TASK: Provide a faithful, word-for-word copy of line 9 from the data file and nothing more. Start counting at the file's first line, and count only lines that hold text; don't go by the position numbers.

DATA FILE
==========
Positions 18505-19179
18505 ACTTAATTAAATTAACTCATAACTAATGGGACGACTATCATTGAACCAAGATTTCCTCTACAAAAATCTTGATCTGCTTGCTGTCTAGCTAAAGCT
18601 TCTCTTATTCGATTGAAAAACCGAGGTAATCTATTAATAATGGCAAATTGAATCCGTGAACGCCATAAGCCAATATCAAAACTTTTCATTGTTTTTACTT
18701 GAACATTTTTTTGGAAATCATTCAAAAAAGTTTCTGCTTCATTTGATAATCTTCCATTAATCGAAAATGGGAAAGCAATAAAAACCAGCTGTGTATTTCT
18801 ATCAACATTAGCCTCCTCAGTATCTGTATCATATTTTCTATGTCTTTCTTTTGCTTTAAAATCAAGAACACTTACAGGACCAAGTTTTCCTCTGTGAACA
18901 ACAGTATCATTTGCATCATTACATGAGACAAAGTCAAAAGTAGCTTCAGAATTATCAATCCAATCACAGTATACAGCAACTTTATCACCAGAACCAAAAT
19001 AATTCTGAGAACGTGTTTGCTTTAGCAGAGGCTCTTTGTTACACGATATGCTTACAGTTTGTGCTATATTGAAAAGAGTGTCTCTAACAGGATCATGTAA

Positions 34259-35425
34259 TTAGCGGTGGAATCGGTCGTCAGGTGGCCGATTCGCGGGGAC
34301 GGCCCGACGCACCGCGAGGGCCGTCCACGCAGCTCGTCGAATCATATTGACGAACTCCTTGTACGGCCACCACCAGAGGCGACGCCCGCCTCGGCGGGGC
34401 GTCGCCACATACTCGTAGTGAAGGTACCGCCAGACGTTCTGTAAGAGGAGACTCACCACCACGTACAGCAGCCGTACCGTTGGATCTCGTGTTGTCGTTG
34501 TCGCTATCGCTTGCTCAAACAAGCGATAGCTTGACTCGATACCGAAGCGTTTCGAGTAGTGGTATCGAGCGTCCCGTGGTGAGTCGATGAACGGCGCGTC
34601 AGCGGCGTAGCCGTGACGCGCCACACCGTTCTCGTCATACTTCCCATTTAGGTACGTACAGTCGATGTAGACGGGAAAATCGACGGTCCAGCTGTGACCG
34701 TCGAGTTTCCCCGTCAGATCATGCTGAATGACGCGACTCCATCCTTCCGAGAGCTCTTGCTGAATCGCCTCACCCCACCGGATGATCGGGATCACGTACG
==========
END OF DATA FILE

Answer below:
34259 TTAGCGGTGGAATCGGTCGTCAGGTGGCCGATTCGCGGGGAC